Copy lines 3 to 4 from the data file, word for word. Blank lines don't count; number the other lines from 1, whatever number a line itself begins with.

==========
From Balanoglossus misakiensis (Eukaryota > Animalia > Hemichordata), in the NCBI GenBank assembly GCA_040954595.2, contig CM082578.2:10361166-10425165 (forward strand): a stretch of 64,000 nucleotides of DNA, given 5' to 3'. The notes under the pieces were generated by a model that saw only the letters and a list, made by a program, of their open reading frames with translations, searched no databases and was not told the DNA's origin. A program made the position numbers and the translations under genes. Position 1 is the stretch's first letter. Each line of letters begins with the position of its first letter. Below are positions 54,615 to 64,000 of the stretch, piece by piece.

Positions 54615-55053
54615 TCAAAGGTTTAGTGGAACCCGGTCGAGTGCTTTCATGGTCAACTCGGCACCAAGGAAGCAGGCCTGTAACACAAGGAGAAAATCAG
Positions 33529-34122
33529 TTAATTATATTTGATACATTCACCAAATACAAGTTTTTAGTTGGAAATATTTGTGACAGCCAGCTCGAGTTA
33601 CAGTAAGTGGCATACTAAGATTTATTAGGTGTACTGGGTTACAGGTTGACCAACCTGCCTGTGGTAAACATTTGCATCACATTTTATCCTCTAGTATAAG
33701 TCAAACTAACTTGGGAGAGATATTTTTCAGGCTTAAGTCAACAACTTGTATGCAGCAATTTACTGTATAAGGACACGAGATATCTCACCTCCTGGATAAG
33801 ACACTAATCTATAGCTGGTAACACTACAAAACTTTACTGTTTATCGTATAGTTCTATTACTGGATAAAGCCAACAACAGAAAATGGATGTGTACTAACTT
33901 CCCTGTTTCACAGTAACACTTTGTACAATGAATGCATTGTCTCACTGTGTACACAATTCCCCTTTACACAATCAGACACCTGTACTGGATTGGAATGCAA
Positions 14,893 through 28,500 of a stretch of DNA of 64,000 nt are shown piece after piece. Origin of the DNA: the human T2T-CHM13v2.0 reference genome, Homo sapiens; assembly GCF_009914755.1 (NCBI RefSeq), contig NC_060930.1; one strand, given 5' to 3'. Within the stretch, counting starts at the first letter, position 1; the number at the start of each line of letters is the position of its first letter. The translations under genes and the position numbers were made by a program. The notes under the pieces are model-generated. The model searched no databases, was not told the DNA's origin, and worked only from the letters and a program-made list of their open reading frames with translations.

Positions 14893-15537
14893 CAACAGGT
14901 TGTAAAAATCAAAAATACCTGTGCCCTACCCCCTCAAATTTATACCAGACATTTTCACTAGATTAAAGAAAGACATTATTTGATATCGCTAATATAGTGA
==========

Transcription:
54615 TCAAAGGTTTAGTGGAACCCGGTCGAGTGCTTTCATGGTCAACTCGGCACCAAGGAAGCAGGCCTGTAACACAAGGAGAAAATCAG
Positions 33529-34122